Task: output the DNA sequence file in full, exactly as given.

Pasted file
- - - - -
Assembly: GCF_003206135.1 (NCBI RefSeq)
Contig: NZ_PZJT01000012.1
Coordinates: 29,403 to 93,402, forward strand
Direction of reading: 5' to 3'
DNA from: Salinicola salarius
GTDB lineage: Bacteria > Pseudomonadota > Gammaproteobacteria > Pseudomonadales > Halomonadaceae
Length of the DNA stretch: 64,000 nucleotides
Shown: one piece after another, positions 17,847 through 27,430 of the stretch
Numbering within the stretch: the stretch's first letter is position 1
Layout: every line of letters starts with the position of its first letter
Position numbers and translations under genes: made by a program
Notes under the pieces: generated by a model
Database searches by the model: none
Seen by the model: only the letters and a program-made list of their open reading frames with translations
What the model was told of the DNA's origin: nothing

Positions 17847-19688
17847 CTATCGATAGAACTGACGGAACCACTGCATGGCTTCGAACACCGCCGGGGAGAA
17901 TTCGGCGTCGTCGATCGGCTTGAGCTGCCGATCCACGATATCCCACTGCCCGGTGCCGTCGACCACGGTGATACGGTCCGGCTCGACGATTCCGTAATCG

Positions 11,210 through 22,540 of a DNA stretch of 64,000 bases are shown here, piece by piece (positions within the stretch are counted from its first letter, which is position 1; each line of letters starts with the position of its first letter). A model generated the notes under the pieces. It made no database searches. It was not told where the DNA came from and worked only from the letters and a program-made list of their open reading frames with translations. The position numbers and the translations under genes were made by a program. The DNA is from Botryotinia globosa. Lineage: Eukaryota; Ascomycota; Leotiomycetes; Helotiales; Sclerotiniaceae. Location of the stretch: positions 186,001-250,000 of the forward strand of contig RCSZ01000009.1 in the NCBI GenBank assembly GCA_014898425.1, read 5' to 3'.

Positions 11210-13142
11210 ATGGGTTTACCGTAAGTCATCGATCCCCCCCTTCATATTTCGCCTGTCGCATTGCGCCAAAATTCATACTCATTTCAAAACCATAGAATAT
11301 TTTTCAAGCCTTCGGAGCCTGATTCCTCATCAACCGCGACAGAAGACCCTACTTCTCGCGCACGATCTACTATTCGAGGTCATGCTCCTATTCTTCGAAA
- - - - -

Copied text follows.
Assembly: GCF_003206135.1 (NCBI RefSeq)
Contig: NZ_PZJT01000012.1
Coordinates: 29,403 to 93,402, forward strand
Direction of reading: 5' to 3'
DNA from: Salinicola salarius
GTDB lineage: Bacteria > Pseudomonadota > Gammaproteobacteria > Pseudomonadales > Halomonadaceae
Length of the DNA stretch: 64,000 nucleotides
Shown: one piece after another, positions 17,847 through 27,430 of the stretch
Numbering within the stretch: the stretch's first letter is position 1
Layout: every line of letters starts with the position of its first letter
Position numbers and translations under genes: made by a program
Notes under the pieces: generated by a model
Database searches by the model: none
Seen by the model: only the letters and a program-made list of their open reading frames with translations
What the model was told of the DNA's origin: nothing

Positions 17847-19688
17847 CTATCGATAGAACTGACGGAACCACTGCATGGCTTCGAACACCGCCGGGGAGAA
17901 TTCGGCGTCGTCGATCGGCTTGAGCTGCCGATCCACGATATCCCACTGCCCGGTGCCGTCGACCACGGTGATACGGTCCGGCTCGACGATTCCGTAATCG

Positions 11,210 through 22,540 of a DNA stretch of 64,000 bases are shown here, piece by piece (positions within the stretch are counted from its first letter, which is position 1; each line of letters starts with the position of its first letter). A model generated the notes under the pieces. It made no database searches. It was not told where the DNA came from and worked only from the letters and a program-made list of their open reading frames with translations. The position numbers and the translations under genes were made by a program. The DNA is from Botryotinia globosa. Lineage: Eukaryota; Ascomycota; Leotiomycetes; Helotiales; Sclerotiniaceae. Location of the stretch: positions 186,001-250,000 of the forward strand of contig RCSZ01000009.1 in the NCBI GenBank assembly GCA_014898425.1, read 5' to 3'.

Positions 11210-13142
11210 ATGGGTTTACCGTAAGTCATCGATCCCCCCCTTCATATTTCGCCTGTCGCATTGCGCCAAAATTCATACTCATTTCAAAACCATAGAATAT
11301 TTTTCAAGCCTTCGGAGCCTGATTCCTCATCAACCGCGACAGAAGACCCTACTTCTCGCGCACGATCTACTATTCGAGGTCATGCTCCTATTCTTCGAAA